• Sab Shimono as Yoshiro Nishamura (as Saburo Shimono)
  • Dax Shepard as Child Proofer Gary (uncredited)
  • Luis Guzmán as Child Proofer Nick (uncredited)
  • Bernie Mac as Jimmy Lunchbox
  • Matt Dillon as Troop Leader Barry
  • Rita Wilson as Jenna
  • Justin Long as Troop Leader Adam Devlin (uncredited)
  • Ann-Margret as Martha
  • Laura Allen as Kelly
  • Amy Sedaris as Condo Woman
  • Kevin W. Yamada as Riku
  • Bradley Steven Perry as Soccer Kid
  • Dylan Sprayberry as Soccer Kid
  • Paulo Costanzo as Zoo Maintenance (uncredited)
  • DeRay Davis as Zoo Security Guard (uncredited)
  • Paul Thornton as Restaurant Patron (uncredited)
  • Residente as Tattoo Artist

Muppet Performers[]

The following have performed the puppets in Jimmy Lunchbox's show and are credited as "Muppet":

NOTE: Five of the puppets identified in Jimmy Lunchbox's show are Bozark the Elephant from Animal Jam, Beak the Bird and YesNo from the proposed series Muppetmobile, and Scales the Dragon from the pilot to Little Mermaid's Island, as well as Moptatop from his store in Moptaop's Shop.


Critical response[]

The film was universally panned by critics, and Rotten Tomatoes gave the film a 5% rating based on 77 aggregated reviews, making it certified "rotten". The film was ranked number three on their list of the ten most moldy films of 2009. At Metacritic, Old Dogs received an aggregated rating of 19 based on 22 reviews, indicating "overwhelming dislike." Film critic Roger Ebert gave Old Dogs a rating of one star out of a possible four. Ebert opened his review commenting, "'Old Dogs' is stupefying dimwitted. What were John Travolta and Robin Williams thinking of? Apparently their agents weren't perceptive enough to smell the screenplay in its advanced state of decomposition".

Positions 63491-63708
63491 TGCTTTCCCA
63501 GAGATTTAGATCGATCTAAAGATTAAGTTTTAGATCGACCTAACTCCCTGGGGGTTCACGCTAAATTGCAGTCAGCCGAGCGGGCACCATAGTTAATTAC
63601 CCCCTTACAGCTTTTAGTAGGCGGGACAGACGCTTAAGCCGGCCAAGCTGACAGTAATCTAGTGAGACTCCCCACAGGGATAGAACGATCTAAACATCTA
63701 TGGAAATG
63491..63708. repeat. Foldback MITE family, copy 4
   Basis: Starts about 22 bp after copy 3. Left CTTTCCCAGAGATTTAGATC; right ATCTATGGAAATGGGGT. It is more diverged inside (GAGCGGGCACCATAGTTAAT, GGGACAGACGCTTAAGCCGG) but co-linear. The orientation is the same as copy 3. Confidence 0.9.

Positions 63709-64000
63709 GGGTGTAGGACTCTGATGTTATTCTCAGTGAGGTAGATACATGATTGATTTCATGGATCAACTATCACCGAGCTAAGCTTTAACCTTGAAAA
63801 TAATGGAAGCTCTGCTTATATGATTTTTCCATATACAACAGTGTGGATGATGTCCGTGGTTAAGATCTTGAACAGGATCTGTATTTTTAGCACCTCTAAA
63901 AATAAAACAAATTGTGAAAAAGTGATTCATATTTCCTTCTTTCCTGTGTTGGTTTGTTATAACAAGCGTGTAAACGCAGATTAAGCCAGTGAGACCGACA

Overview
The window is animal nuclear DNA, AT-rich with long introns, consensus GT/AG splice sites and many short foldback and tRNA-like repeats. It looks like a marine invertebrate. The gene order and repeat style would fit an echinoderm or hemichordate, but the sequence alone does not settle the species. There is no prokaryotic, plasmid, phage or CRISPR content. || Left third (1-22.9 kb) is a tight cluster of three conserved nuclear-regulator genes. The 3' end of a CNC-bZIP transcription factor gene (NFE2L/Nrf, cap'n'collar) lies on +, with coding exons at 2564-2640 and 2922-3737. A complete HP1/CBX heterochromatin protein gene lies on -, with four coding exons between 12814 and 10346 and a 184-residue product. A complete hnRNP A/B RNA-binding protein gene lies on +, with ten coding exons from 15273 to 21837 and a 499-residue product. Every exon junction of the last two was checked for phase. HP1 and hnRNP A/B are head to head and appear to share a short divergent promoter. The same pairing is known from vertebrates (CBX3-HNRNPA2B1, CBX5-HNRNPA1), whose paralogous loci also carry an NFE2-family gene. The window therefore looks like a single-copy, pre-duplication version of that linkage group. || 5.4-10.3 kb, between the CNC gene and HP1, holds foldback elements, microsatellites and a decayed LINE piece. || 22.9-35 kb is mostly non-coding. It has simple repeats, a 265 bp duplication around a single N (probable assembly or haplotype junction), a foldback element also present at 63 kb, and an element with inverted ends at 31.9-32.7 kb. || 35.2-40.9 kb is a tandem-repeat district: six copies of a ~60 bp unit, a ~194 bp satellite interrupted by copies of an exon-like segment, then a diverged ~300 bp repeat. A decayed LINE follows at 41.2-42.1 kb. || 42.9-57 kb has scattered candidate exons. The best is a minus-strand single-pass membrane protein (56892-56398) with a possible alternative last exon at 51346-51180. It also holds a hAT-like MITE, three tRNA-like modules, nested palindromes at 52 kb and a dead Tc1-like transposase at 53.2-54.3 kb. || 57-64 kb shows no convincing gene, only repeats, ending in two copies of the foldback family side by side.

The Salt Lake Tribune gave Old Dogs a rating of zero stars out of a possible four, and criticized the film for "hammy acting and sledgehammer editing". Film critic Roger Moore of The Orlando Sentinel gave Old Dogs a rating of one and a half stars out of a possible four. "Trashing Old Dogs is a bit like kicking a puppy. But here goes. The new comedy from some of the folks who brought us Wild Hogs is badly written and broadly acted, shamelessly manipulative and not above stopping by the toilet for a laugh or two," wrote Moore.